Rotogravure printing is the other main technology used for flexible packaging applications. Experience with water-based printing for gravure applications is still quite limited. For this reason, a consortium comprising a raw material supplier (BASF), a printing machine manufacturer (Uteco Converting Spa), an ink manufacturer (Flint Group) and a cylinder maker (Inci-Flex srl) has recently been set up with the aim of exploring in greater detail rotogravure printing with water-based inks for flexible packaging applications. The collaboration partners have been focusing on the development of PUDs and self-crosslinking acrylic resins from BASF and the study involved both surface and reverse lamination printing. Water-based CMYK lamination ink systems developed by Flint Group were tested on the latest Uteco gravure press: a 10-color rotogravure press suitable for short runs and equipped with innovative drying systems. Good printing results were obtained by adjusting the printing machine for water-based inks: this involved optimization of the cylinder engraving by In- ci-Flex, regulation of the drying conditions, and use of the electrostatic assist unit. Lamination inks were printed on PET film at a printing speed of up to 250 m/min with good adhesion, printing quality and ink processability. Surface printing with water-based rotogravure inks on primary packaging of white oriented polypropylene (OPP) was demonstrated at the latest Print4All exhibition in Milan (May 29 – June 1, 2018). A 7-color print was followed by a protective clear varnish. Adhesion, resistance properties and gloss were all good. The resistance properties of the surface inks were indeed found to be so good that the protective varnish was deemed unnecessary: even the samples without varnish proved to have good final resistance properties. Following the encouraging results of the preliminary tests, the next steps of the study will involve the optimization of the printing process by fine-tuning the ink application and the ink drying process ‒ in other words, achieving the right balance between the resolubility and the resistance properties of the inks.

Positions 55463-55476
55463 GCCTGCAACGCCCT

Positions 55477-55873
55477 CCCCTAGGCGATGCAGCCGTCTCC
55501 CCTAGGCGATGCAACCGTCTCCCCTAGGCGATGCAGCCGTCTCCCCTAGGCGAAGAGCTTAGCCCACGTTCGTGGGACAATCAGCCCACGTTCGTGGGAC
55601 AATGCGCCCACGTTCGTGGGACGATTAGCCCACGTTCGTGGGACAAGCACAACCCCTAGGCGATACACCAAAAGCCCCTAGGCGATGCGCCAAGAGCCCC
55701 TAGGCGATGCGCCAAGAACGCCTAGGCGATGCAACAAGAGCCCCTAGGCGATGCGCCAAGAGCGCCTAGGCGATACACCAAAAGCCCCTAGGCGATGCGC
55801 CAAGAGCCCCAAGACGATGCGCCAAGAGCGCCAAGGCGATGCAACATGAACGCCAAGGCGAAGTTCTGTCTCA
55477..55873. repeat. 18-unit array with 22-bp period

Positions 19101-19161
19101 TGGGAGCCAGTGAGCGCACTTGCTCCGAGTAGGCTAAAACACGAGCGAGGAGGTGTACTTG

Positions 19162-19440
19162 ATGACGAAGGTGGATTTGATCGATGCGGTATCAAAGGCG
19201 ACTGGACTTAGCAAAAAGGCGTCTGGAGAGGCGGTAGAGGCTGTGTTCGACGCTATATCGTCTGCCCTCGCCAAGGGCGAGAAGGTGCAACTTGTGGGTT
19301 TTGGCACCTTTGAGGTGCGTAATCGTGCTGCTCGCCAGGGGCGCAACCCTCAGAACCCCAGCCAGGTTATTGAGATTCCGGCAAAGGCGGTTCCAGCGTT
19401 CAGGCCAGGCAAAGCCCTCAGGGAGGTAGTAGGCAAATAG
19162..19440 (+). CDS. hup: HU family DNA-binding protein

Conclusions

The new resin product line developed specifically for the formulation of water-based inks for printing on non-absorbent substrates for flexible packaging is a great improvement over more traditional acrylic dispersions. Very high resolubility in combination with excellent resistance properties and adhesion will allow printing water-based inks on a broad range of substrates for food packaging applications. A recent eco-efficiency analysis has shown that water-based inks based on the new water-based resins reduce carbon footprint and the environmental impact of packaging, at comparable performance and cost to those of solvent-based inks [2].

by Martin Bek (Technical Marketing Manager Printing & Packaging EMEA, BASF Nederland B.V.), Tjalle Hijlkema (Commercial Marketing Manager Printing & Packaging EMEA, BASF Nederland B.V.), Sonia Morselli (Account Manager for Printing & Packaging, BASF Italia SpA)

Notes

  1. Packaging Thought Leader Survey Results – The world of packaging in 2026, HAVI Global Solutions.
  2. Lighten your carbon footprint! Water-based technologies for flexible packaging – BASF publication 2017.
  3. Joncryl Biomass Balance – Resins derived from renewable raw materials for the Printing & Packaging industry – BASF publication 2017.
  4. van den Brink, A. van Meer, Pitture e Vernici – Europe, 2005, Vol. 81, Issue 16, 63-70.